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Lawson addition to Hood Mountain Regional Park and Open Space Preserve

Get off the beaten path – and onto a new trail – at Hood Mountain Regional Park

By Sarah Phelps

Lauded for its rugged beauty, Hood Mountain Regional Park and Open Space Preserve is a wildland gem, tucked away in the Mayacamas Mountains overlooking Sonoma Valley, only minutes from bustling downtown Santa Rosa.

While the park has long featured plenty of hiking options and scenic views, the construction of a 2-mile trail on the park’s western flank marks a special achievement.

Called the Lawson Trail, the route offers the public access to a 250-acre addition to the park, property that includes ridgeline vistas of the Napa hills on one side and, on the other, the Santa Rosa Plain, Sonoma Valley and – on a clear day – San Francisco Bay. 

Nearly 2,000 feet above Sonoma Valley

This multi-use trail gradually climbs and zigzags from green creek canyons, up through oak, chaparral and cypress woodland and across a ridge with sweeping views. About one mile up, the trail enters the expanded park acreage. The area is known as the Lawson addition, a reference to the family who previously owned it.  

Lawson Trail bridge  

While the switchbacks should get your heart rate up, the scenery will keep your mood lifted. The trail meanders through a mix of diverse geography and past several dramatic rock outcroppings, including a prominent boulder known informally as “The Spire.” 

The Spire boulder along Lawson Trail

On a clear day, from the trail’s highest point of about 2,000 feet, views can stretch to San Pablo and San Francisco bays and all the way to the Pacific Ocean. 

View of Sonoma Valley from the Lawson Trail

Pygmy forest and wildfire regrowth

Close to the top, the trail passes through a native pygmy Sargent's cypress forest (Hesperocyparis sargentii), transforming through the slow-but-steady process of regeneration after wildfire. Parts of Hood Mountain were badly burned during the 2017 Nuns Fire, and again during the Glass Fire in 2020.

Throughout the park you'll see regenerating trees, shrubs, grasses and forbs (flower-like plants). It can be fun to try to match what you remember of the plants and what they look like now.

Sargent Cypress seedling
Tiny Sargent cypress seedling

The area is home to several federally protected and rare plant species, including Napa false indigo (Amorpha californica) and Sonoma ceanothus (Ceanothus sonomensis).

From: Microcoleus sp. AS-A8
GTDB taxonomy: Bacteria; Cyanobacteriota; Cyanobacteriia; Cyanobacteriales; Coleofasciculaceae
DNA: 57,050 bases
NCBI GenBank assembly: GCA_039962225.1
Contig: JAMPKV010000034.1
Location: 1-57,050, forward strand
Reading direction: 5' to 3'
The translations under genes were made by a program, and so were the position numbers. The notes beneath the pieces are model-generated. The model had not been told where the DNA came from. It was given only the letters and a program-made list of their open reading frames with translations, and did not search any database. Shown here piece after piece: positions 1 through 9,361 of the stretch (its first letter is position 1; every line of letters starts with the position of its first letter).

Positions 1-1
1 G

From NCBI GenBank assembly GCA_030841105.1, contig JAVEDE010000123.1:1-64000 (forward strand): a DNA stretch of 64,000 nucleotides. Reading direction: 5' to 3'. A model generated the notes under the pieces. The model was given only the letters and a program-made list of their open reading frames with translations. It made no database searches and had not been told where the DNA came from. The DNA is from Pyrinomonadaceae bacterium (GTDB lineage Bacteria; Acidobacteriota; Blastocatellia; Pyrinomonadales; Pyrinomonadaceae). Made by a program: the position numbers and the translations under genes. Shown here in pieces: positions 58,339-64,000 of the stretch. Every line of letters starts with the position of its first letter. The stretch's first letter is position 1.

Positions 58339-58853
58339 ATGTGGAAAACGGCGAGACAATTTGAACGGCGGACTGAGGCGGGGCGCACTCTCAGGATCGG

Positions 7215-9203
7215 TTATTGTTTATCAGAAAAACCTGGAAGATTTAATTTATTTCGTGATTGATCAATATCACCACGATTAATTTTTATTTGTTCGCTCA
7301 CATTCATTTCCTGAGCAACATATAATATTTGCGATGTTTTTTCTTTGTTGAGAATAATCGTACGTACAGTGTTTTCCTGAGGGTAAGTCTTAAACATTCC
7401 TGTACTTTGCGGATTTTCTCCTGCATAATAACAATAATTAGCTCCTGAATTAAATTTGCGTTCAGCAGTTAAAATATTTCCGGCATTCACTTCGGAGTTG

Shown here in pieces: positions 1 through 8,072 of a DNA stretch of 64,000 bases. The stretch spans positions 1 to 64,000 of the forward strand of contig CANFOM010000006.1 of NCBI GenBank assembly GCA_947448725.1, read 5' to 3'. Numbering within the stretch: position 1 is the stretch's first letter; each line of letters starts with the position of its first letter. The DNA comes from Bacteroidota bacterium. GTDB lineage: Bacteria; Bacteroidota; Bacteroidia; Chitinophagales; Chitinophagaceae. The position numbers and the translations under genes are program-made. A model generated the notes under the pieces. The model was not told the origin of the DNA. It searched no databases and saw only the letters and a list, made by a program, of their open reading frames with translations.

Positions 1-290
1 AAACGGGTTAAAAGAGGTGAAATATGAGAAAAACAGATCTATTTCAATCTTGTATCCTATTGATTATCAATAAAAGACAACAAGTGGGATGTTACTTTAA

History and significance 

The Lawson addition lies at a junction of lands once stewarded by three indigenous tribes, the Wappo, Southern Pomo and Coast Miwok. During the late 19th and early 20th centuries, the property passed through homesteaders before the cattle-ranching Lawson family purchased it in the 1960s. The Sonoma County Agricultural Preservation and Open Space District bought the property for $1.16 million in 2005 and transferred it to Regional Parks in 2014. At the trail’s terminus, a picnic table sits in the shade of walnut trees planted decades ago.

Access for people and animals

Construction of the Lawson Trail is the first step in a multi-phased plan to develop a 4-mile multi-use trail network on the addition over the next several years.

Along with opportunities for human recreation, the property acquisition helps ensure the animal residents of the area – from squirrels to skunks to foxes to apex predators like bobcats, mountain lions and bears – can move freely between Napa and Sonoma counties through the Mayacamas, a significant wildlife corridor. Hood Mountain shares a border with 4,000-acre Sugarloaf Ridge State Park. Between the two, nearly 10,000 conjoined acres have been protected, creating a wildlife “bridge” between the counties.

Lawson Expansion Master Plan location map

Know before you go

You can reach the Lawson Trail from Hood Mountain's Pythian Road entrance, off of Highway 12. Park in the upper parking lot at the end of the road ($7 or free for Regional Park members). From the lot, it’s a one-mile trek up the steep Lower Johnson Ridge Trail until you reach a fork in the trail. Keep left and the Lawson Trail begins its ascent through madrone and oak woodlands. About halfway up, the tree canopy opens and views of Sonoma Valley spill out.

The lower part of the trail is under tree cover, but the top is rugged and exposed. Bring sunscreen and/or a hat and plenty of water. (Water is not available at the park.) Dogs on leash are OK.

The Lawson Trail is an approximately 4-mile total out-and-back adventure for hikers, mountain bikers and equestrians, but users will log about 6 miles total when adding in the distance from the parking lot to the trail. Download a trail map.

Don’t forget to take a picture at the top and tag @SonomaCountyParks on Facebook or Instagram to share your adventure.

Sarah Phelps is a marketing specialist at Sonoma County Regional Parks.

Published September 2020; updated March 2023